While research is needed on vapable melatonin, there are plenty of studies on the use and efficacy of oral melatonin supplements. You might be surprised to learn that there’s actually not enough strong evidence to support melatonin supplementation for chronic or long-term insomnia. That said, melatonin may help with short-term sleep disruptions, like jet lag, delayed sleep-wake phase disorder, and anxiety before or after surgery.
But it’s important to note that natural melatonin release in the body doesn’t happen all at once. Instead, it’s more gradual and rhythmic. If everything is working as it should, your melatonin secretion will increase at the onset of night, rising gradually until a peak around 2 a.m. or 4 a.m., then declining until the morning. This is in accordance with your circadian rhythm.
Here’s how this relates to melatonin pens: vaping substances into the lungs allows them to enter your bloodstream more or less immediately. While the idea of quickly raising your body’s melatonin levels may seem appealing, the effect may not be what you expect, since this instant delivery method of the hormone does not align with the body’s natural rhythms. In contrast to other substances, melatonin is one that you actually might not want to be delivered instantaneously.
Plus, a melatonin overdose, which might happen more easily when vaping compared to oral supplements, can lead you to feel more awake or to experience undesirable side effects like headaches, crankiness, upset stomach, or anxiety.
In summation, clinical studies on melatonin pens are needed before a definitive statement can be made about their efficacy in helping with sleep. These trendy products may not live up to their promises.
Is it safe to inhale melatonin?
Once again, the lack of research makes it difficult to answer this question. However, there is scientific data on the two components that make up melatonin pens: vaporizers and melatonin supplements.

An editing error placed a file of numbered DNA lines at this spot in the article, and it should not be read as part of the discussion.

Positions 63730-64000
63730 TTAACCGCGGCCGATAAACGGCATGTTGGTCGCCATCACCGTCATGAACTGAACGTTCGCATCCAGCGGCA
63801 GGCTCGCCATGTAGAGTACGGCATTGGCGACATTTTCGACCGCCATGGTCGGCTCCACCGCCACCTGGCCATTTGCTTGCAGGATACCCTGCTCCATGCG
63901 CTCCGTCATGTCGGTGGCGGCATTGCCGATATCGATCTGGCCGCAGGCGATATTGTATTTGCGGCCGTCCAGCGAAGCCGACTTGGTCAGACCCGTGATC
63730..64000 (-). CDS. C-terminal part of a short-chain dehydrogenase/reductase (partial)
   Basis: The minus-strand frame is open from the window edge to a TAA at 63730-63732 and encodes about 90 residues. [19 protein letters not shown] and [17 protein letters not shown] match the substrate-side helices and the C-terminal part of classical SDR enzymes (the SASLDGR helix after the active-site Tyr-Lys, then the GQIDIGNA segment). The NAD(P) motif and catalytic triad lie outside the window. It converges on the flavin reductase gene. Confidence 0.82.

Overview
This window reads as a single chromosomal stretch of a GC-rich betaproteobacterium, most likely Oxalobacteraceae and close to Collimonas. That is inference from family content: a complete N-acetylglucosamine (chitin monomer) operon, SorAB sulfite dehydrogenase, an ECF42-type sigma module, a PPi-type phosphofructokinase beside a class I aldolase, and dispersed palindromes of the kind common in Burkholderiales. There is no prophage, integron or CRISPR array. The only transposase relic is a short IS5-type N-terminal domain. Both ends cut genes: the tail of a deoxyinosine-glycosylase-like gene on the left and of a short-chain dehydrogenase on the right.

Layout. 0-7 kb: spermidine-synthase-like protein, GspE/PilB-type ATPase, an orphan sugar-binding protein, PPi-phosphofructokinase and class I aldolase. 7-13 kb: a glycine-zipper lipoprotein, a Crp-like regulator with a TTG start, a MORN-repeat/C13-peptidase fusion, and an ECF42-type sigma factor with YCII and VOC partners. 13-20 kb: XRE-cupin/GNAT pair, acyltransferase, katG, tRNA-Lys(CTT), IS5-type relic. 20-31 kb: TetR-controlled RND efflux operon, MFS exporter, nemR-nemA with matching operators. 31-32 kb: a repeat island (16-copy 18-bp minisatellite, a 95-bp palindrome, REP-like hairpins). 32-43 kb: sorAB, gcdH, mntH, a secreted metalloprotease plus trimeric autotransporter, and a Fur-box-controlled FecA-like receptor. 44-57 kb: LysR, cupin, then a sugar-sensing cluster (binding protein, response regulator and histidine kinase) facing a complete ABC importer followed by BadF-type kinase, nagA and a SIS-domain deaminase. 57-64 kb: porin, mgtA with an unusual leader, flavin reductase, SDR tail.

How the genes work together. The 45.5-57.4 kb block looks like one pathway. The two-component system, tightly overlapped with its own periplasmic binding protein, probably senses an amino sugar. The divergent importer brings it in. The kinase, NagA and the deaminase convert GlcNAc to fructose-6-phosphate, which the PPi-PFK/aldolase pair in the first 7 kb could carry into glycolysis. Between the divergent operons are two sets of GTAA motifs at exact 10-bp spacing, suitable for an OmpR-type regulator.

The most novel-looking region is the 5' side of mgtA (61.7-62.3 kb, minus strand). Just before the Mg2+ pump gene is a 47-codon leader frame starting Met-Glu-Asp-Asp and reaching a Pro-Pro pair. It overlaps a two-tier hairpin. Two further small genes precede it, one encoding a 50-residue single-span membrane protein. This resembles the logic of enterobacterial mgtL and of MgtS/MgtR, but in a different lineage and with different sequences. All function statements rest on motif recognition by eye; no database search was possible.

While vaping gets praised for being better for you than smoking, that doesn’t mean it’s actually good for you. In fact, regardless of whether you’re inhaling nicotine, melatonin, or something else, preliminary research suggests that vaping of any kind has its risks. A 2019 review noted that vaping exposes users to potentially toxic particulates and chemicals. Even in melatonin pens, there are additives in addition to melatonin, and the lack of long-term research on vaping means it’s not possible to deem inhalable melatonin safe. Additionally, because these pens are marketed as dietary supplements, they don’t fall under FDA regulation. This means there are no regulated standards, and they can be sold without any safety or quality testing.
Beyond the risks of vaping, melatonin supplementation itself isn’t safe for everyone, including people who are pregnant and people with autoimmune conditions. Melatonin also has a range of drug interactions, so if you’re taking any medications, you should make sure there won’t be an issue before you try supplementing with melatonin. In general, as with most supplements, it’s best to check with your doctor before you add melatonin --- including the vapable variety --- to your routine.
Alternatives to melatonin vape pens
Since the jury is still out on the safety and efficacy of melatonin vape pens, you might be wondering what your other options are. The good news? There are plenty of sleep-supporting alternatives out there.